LOCALLY GROWN & CRAFTED — Cinnamon Whupped Honey - Texas Honeybee Guild

WHY WE NEED BEES!

Yum! Yum! Yum!

Just imagine all of the mouth-watering ways you can use this delish mix of creamed honey and cinnamon!

You can spread Texas Honeybee Guild's (see more below about them below) Cinnamon Whupped Honey on fresh, warm toast, put a dollop on oatmeal or yogurt or even add it to a favorite sandwich (we like it on a banana and almond butter or fresh peanut butter sandwich, or one where we start by layering it with a jalapeno raspberry jam, a slice of a favorite cheese and...).

Stir a teaspoon in your coffee for a natural sweetener with a twist. Don't forget your hot chocolate or favorite tea. We also use it when we have a scratchy throat — stir a tablespoon of Texas Honeybee Guild Cinnamon Whupped Honey into a cup filled with hot water, lemon juice and a slice of fresh ginger. Amazing!

Each jar gives you 14 ounces of honey heaven!

How about a very cool Bee and Hive Sandwich Shaper or a Flower and Lady Bug Sandwich Shaper to make a sandwich with the Cinnamon Whupped Honey even more special!

And, look at these beautiful, original hand-cut, hand-colored Heart Full hearts for the the perfect pairing with your honey for your Honey. A wonderful way to say, "Bee Mine!"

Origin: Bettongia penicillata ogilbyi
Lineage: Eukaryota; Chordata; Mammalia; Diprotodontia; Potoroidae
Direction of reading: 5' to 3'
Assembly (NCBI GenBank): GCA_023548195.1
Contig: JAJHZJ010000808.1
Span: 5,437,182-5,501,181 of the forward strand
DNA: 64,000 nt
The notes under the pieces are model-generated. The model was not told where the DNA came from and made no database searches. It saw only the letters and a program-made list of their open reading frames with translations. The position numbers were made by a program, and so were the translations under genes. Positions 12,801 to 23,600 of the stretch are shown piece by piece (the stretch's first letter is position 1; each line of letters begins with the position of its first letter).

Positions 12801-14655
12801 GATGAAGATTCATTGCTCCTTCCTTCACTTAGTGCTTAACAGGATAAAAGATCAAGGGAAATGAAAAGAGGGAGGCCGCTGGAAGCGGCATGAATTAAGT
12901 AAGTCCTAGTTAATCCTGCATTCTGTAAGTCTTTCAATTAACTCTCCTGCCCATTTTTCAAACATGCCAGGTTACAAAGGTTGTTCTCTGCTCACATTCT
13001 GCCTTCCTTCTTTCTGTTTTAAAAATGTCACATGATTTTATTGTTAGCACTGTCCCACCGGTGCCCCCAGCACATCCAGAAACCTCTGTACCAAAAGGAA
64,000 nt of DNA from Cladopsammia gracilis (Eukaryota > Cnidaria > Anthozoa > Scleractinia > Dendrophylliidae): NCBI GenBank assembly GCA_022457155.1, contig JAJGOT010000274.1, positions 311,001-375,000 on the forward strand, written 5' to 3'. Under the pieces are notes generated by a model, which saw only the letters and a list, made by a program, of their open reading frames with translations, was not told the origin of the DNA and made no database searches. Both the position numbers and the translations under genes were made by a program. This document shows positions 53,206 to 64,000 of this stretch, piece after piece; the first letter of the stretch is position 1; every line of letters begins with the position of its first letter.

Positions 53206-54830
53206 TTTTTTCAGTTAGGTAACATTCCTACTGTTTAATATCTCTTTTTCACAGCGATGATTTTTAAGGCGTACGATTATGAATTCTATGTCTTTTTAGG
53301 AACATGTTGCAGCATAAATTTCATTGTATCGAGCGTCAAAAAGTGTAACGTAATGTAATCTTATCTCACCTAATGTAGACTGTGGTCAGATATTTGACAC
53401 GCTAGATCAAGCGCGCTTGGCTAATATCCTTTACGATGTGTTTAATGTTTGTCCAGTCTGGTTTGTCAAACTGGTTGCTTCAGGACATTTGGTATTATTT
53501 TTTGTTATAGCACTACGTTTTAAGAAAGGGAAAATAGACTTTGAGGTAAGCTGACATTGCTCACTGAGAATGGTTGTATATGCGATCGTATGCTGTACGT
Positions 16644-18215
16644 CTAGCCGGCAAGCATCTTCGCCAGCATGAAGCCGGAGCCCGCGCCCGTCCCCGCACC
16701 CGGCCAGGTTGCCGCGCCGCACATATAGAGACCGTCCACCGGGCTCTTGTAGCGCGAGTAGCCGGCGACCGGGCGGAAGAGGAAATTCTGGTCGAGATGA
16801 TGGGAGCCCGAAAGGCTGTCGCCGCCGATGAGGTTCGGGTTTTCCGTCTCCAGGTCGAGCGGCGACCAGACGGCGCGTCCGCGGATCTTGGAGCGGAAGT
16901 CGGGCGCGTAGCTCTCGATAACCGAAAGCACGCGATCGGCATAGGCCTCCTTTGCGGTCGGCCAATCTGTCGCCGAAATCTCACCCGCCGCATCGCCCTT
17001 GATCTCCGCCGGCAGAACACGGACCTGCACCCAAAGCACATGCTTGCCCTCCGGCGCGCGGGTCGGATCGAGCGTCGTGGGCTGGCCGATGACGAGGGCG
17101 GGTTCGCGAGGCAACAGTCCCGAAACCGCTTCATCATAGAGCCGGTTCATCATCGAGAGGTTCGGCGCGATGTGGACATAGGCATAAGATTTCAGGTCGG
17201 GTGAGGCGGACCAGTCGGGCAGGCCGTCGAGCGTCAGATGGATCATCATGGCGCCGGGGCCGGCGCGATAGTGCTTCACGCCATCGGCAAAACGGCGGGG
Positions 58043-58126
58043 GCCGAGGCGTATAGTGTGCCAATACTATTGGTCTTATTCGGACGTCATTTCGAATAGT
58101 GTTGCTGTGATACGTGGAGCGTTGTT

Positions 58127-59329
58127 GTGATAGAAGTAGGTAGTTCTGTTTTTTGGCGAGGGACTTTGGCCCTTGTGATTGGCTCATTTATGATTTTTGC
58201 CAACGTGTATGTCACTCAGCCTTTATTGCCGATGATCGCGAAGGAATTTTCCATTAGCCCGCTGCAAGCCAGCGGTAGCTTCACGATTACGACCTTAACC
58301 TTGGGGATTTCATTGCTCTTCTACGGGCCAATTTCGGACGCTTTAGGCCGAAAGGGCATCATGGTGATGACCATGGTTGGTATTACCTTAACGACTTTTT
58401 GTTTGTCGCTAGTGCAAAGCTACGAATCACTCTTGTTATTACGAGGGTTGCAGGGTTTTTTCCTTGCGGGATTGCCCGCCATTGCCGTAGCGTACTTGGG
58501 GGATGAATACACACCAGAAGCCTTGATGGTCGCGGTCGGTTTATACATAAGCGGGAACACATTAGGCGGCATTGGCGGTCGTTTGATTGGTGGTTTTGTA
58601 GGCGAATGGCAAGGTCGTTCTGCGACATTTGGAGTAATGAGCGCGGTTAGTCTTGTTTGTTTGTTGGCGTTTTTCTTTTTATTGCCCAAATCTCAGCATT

We are so very happy to be carrying such yummy goodies from urban bee wranglers Susan and Brandon Pollard, founders of the Texas Honeybee Guild! You can see them at work in the picture to the left, which was taken by Danny Fulgencio as part of the Spring 2013 Edible DFW cover story on Susan and Brandon. Read it here!

They are  tirelessly committed, selfness and much-loved advocates for the incredibly embattled and endangered bee population. Proceeds from their bee-made goodies — such as the Whupped Honey and Sweet Nut Thangs we have here — go to support their education and advocacy efforts to protect and save bees, which are absolutely ESSENTIAL to our food supply and overall health! 

BEE FACTS:

  • 85% of plants exist because of bees
  • Bees are responsible for food quality and safety. We can thank these hard-working pollinators for as much as one-third of ALL food we eat. Think about it — bees are responsible for one in every three bites of food we eat!
  • Each teaspoon of honey takes takes an average of 12 bees to make, and the average life of a honey bee is only 40 days.

Watch these videos to learn more from Brandon about our very precious bees:

 

IMPORTANT NOTE: Do not give honey in any form to infants.


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